I guess the thing that surprises me most is lack of travel. I've taken a few nice trips including two to Europe but not the extent I thought I might. I found I really don't like the flying experience, so I'm not as excited about going different places. I suppose the answer would be to get an RV and drive all around, but my cats don't travel well in cars and I don't want to find out they do poorly in an RV too.
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Old 05-31-2016, 04:29 PM   #8
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Oh me too! I thought for sure I would spend time gardening, write a book, take up the piano again, work towards an MBA, and learn Mexican Spanish. Actually those were just a few of about two dozen things on a list I made several years before retiring.

I haven't done ANY of those things, and I am thrilled to report that even so, I am having a blissfully happy retirement.
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Old 05-31-2016, 04:36 PM   #9
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I'm doing pretty much what I thought I would. Playing lot's of golf.
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Old 05-31-2016, 05:06 PM   #10
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It's been a little over a year since I ER'd, so maybe I'm still in the honeymoon phase.

The one thing I thought I'd be doing more in retirement, that I'm not, is running. I'm still running, and trained sufficiently over the winter / Spring to do the Broad Street Run a month ago, but I'm not nearly as regimented in my training as I thought I would be. I guess for me, running was efficient exercise (burn a lot of calories in a relatively short time) and stress relief. Now there is little to no stress, and I have time to pursue other forms of exercise. I still do some sort of physical activity 5-6 days/week, but this time of year there is a lot more paddling, biking, and hiking than running.
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Old 05-31-2016, 05:32 PM   #11
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Before I retired I found motorcycling a wonderful way to handle the stress. It requires total concentration while you are doing it (assuming one wants to stay alive) and I found that a long ride after a difficult work week was a wonderful way to put that stress behind. After ER I found the interest on riding diminishing gradually as the stress went away and I finally sold the bikes when I looked at the mileage and realized I'd only ridden 200 miles in the entire year.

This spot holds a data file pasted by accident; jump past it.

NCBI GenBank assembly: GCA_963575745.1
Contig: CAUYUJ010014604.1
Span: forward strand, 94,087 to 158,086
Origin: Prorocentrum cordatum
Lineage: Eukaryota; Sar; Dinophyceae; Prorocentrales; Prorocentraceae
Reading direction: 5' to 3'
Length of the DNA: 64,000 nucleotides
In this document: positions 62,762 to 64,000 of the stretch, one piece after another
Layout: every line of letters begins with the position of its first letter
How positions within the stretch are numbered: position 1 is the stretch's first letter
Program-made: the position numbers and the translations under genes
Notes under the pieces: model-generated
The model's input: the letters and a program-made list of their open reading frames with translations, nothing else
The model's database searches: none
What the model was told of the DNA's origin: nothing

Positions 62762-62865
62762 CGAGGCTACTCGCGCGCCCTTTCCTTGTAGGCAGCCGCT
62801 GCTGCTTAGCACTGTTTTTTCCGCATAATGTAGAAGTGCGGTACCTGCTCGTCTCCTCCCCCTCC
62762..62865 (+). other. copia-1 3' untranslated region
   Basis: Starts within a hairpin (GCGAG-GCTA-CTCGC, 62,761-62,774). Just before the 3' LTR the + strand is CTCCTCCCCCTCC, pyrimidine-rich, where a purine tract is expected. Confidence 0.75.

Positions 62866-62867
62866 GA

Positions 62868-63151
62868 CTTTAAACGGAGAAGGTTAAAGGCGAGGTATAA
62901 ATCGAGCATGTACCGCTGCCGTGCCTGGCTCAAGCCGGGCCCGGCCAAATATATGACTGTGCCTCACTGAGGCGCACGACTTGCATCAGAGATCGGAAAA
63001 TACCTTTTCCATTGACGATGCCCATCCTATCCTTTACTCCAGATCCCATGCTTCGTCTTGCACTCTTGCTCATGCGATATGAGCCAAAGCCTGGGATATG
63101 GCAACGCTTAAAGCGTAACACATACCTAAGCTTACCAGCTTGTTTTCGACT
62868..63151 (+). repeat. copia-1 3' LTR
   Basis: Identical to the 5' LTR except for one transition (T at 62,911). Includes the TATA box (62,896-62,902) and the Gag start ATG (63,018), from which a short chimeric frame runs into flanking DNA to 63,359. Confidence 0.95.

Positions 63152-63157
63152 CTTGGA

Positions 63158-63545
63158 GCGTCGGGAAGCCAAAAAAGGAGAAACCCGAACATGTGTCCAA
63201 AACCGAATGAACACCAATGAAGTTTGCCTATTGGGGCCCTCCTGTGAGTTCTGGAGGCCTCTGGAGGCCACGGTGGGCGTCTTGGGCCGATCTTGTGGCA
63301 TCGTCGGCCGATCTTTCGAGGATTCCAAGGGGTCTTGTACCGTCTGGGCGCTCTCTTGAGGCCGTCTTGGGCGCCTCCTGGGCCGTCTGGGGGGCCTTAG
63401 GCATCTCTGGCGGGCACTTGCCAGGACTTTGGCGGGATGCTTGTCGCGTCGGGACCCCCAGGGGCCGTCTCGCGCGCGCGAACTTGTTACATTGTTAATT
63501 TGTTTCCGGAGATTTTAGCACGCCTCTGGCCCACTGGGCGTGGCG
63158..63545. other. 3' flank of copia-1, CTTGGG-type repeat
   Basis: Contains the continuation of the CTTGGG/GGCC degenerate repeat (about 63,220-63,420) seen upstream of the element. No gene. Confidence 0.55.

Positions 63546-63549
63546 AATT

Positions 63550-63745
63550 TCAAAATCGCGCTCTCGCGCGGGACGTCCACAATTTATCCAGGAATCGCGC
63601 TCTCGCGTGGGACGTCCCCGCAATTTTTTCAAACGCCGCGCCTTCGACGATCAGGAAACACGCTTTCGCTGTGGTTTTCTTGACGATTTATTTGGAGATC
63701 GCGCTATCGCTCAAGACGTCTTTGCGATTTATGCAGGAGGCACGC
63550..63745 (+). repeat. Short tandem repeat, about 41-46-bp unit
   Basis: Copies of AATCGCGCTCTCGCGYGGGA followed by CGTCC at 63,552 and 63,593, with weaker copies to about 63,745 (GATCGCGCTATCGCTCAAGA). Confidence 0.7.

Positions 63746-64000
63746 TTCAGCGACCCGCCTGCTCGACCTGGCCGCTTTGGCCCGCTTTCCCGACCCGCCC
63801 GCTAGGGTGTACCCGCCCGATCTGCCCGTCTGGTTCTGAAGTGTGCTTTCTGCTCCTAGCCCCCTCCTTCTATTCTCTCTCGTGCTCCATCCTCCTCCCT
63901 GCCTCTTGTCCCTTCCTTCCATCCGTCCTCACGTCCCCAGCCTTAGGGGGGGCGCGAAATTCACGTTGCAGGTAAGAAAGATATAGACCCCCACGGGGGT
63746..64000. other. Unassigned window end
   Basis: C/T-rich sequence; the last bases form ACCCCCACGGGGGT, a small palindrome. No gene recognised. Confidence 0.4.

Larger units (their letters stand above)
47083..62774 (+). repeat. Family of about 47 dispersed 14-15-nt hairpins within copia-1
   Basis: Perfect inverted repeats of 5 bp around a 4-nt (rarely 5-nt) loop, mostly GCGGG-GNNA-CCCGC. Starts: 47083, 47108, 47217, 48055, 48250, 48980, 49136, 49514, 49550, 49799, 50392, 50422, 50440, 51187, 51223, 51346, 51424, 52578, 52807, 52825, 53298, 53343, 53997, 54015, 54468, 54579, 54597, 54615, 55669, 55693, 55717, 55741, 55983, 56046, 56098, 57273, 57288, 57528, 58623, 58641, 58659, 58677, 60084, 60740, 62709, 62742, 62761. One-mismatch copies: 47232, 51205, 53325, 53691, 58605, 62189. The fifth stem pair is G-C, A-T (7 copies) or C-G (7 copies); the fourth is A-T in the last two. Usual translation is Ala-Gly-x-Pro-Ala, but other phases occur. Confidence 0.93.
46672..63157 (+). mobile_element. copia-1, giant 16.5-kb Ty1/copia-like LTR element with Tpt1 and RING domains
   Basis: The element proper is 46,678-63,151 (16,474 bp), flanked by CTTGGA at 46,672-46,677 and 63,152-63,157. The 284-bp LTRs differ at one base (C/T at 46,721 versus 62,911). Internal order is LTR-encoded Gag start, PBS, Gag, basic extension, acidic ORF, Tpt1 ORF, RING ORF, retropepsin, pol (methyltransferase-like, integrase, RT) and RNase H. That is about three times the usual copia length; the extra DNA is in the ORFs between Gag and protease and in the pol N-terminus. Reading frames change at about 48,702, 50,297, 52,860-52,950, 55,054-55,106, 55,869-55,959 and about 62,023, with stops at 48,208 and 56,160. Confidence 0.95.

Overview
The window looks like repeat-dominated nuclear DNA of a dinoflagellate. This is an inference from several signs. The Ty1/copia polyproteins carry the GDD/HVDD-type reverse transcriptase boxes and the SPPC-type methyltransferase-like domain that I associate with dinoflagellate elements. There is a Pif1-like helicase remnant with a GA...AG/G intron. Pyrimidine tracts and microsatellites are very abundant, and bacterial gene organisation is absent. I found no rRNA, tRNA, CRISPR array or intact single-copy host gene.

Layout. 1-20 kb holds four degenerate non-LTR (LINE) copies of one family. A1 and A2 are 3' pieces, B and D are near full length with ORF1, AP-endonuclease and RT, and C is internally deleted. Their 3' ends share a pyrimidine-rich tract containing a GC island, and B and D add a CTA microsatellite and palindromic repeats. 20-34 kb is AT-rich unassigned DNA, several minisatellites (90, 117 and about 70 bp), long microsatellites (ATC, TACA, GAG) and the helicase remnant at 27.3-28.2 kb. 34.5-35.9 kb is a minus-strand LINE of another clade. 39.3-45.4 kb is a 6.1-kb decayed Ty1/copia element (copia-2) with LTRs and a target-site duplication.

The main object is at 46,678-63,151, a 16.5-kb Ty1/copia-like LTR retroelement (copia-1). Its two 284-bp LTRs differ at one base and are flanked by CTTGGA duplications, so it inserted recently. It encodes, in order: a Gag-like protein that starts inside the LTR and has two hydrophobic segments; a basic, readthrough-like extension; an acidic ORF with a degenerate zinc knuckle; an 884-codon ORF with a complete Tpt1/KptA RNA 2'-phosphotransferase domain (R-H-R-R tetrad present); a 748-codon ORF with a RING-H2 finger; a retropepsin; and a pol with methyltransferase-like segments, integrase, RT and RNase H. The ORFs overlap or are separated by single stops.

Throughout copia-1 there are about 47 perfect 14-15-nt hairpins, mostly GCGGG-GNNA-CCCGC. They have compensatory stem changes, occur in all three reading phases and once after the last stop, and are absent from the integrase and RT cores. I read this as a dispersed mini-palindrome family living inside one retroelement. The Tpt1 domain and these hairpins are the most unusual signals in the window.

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Old 05-31-2016, 06:53 PM   #12
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Mom told me not to believe men who tell you what they will do after retirement, they aren't lying they just don't do it. Her boyfriend had a house built on a golf course got a golf cart going to golf in retirement. Mine got a house on a river, going to fish every day. She was right they don't do it. I didn't make plans but at least I knew his were just wishful thinking. He got a boat for the river and can't fish when weather is very bad, river it too high, fish aren't running, hand needed operation, boat broken down, cat needs to go to the vet, etc so maybe fish 10-15 days a year like I and mom expected.
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Old 05-31-2016, 07:04 PM   #13
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I expected to play more golf but not as much as I am ending up playing. I got hooked up with a few good but different groups, two out of our home course and a traveling group, so I play 2-3 times a week. I also recently took up doing some volunteer work and also spend more time doing things around the house... but at my pace.. not rushing things because i have to go to work tomorrow.

My dad once said that he was so busy in retirement that he didn't know how he ever found time to work... at the time I thought it was the lamest thing that he ever said... but now I understand.
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Old 05-31-2016, 07:22 PM   #14
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My goals have changed after retirement, also. After retiring, I have discovered that life is ever changing and dynamic. When I was working, life did not change much. Same old, same old. I have learned to live more in the moment and it does not take grand things to make me happy. Friends are very important, more so than when I was working. I also am much busier now. You have to be a self starter and push ahead to do things outside of your old comfort zone.
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Old 05-31-2016, 08:28 PM   #15